or languish - Probing the ramifications
of Hong Kong's language policy
Principal Component and Common
project index | statistical modelling (diagnostics)
cluster analysis (research
design issues) | mds (number
and interpretation of dimensions)
- Metric (interval or ratio) - Many
- Dummy variables
- Sample Size - As the number of respondents to the
HKLNA study is expected to be large, sample size with regard
to this procedure is not likely to be a problem. As a general
rule the number of obversations should be four to five times
greater than the number of variables.
- Objective - Data reduction and summarization
- General Uses
cluster analysis (key
Factor analysis is an interdependence technique
that examines the interrelationships among a large number of
variables in an effort to determine underlying dimensions (factors).
Factor analysis can be used for the following purposes:
- R - Analysis identifies a set of underlying dimensions
among a large number of variables.
- Q - Analysis
cluster analysis (proximity
The procedure condenses a large number of observations into distinctly
different groups whose shared characteristics describe the population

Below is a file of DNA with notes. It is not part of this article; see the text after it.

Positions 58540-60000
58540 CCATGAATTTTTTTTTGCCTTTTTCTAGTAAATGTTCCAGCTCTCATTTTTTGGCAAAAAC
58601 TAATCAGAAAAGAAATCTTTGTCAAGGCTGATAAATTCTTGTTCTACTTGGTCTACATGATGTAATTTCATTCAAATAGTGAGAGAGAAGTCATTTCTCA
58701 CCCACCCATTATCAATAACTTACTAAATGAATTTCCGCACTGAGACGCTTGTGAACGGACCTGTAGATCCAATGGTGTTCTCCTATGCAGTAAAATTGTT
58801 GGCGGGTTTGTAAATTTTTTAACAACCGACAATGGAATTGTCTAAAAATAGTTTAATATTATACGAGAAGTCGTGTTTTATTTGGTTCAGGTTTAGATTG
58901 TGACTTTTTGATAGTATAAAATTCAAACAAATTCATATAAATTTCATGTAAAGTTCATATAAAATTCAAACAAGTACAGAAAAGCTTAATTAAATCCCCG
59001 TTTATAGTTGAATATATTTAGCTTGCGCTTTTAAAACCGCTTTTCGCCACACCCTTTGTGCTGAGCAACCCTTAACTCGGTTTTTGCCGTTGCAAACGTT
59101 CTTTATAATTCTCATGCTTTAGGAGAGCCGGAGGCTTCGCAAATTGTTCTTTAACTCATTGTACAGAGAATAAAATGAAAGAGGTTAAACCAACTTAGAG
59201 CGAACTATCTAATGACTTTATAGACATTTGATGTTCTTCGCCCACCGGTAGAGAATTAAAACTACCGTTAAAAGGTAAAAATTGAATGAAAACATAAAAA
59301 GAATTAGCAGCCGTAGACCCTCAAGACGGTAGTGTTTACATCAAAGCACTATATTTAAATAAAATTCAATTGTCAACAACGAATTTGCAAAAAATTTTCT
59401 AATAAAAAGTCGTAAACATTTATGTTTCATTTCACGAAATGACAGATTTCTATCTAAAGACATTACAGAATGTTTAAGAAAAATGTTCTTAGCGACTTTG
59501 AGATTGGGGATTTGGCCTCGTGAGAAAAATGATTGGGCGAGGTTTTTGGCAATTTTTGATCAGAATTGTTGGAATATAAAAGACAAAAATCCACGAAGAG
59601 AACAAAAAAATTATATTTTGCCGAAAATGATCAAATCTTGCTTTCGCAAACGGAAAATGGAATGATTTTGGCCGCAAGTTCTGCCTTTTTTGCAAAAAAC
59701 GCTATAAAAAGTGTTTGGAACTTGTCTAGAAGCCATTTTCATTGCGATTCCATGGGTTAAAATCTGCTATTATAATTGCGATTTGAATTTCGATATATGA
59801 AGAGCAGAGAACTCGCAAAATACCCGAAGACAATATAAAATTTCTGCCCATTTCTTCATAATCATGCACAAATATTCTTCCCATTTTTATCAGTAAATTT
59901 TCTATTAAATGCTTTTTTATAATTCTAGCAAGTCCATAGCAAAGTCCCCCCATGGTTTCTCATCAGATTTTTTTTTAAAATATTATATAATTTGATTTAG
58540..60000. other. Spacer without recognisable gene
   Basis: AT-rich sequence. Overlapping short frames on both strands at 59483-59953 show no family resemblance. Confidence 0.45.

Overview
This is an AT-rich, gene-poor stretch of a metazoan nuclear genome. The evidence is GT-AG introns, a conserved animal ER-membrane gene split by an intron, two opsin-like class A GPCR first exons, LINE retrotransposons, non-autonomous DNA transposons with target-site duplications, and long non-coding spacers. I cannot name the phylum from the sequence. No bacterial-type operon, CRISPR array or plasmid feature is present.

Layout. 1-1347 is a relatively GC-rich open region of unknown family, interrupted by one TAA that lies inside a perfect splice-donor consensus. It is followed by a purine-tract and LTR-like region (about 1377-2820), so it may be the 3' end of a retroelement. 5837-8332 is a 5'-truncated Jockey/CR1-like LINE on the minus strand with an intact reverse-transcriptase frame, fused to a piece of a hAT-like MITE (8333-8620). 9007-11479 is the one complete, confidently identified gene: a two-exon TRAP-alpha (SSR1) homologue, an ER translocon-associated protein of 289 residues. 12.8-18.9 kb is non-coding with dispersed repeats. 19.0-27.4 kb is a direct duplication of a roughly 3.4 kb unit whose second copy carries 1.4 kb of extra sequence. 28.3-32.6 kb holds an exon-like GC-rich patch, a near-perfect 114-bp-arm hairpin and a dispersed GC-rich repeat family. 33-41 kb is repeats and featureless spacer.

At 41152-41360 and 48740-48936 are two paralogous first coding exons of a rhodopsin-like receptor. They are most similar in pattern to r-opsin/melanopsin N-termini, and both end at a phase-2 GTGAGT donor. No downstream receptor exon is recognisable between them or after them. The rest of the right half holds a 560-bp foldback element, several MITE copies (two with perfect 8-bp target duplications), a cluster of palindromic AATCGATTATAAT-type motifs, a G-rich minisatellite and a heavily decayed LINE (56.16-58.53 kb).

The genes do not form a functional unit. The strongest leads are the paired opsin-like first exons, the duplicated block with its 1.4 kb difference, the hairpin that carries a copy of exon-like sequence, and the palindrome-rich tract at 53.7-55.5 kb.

from which the observations are drawn.
- Identify key variables among a large number of variables
for the purpose of further analysis using other, often predictive,
statistical analyses - surrogate variable selection.
- Create an entirely new, but less numerous, set of variables
to replace the original set for the purpose of further analysis
using other statistical techniques. (return to
- Statistical Procedure - Although
a very useful statistical procedure factor analysis requires
a large number of decisions in order to obtain meaningful results.
For this reason a decision tree
and corresponding explanation
have been created. There are two major approaches two factor
- Prinicipal component analysis
- Common factor analysis
H = a
+ a + ... + a
- Communality - The communality
of a variable is the proportion of a variable's total variance
explained by all of factors on which it loads. It is the sum
of the squared loadings for each variable on all factors. (return to factor
The square root of the communality for each variable SQRT(H
) is the length of the variable's factor loading in factor
Subtracting the communality of a variable from one yields that
variable's uniqueness (unique variance).
Values - The sum of the column of squared loadings for
- EV = a + a
+ ... + a
- Eigen values are the roots of the characteristic equation
for the correlation matrix. There is one eigen value for each
for j = 1, 2,..., P and i = 1, 2,..., N
- Dividing eigenvalues by either the number of variables (component
analysis) or the sum of the communalities (common factor analysis)
and multiplying by 100 yields the percent of variation (see percent of variance) which a single factor takes
- Although the eigensums are the same for both the rotated
and unrotated factor solutions, the eigenvalues themselves have
different meanings. In the initial, unrotated solution the vertical
sum of the squared loadings tells us something about the relative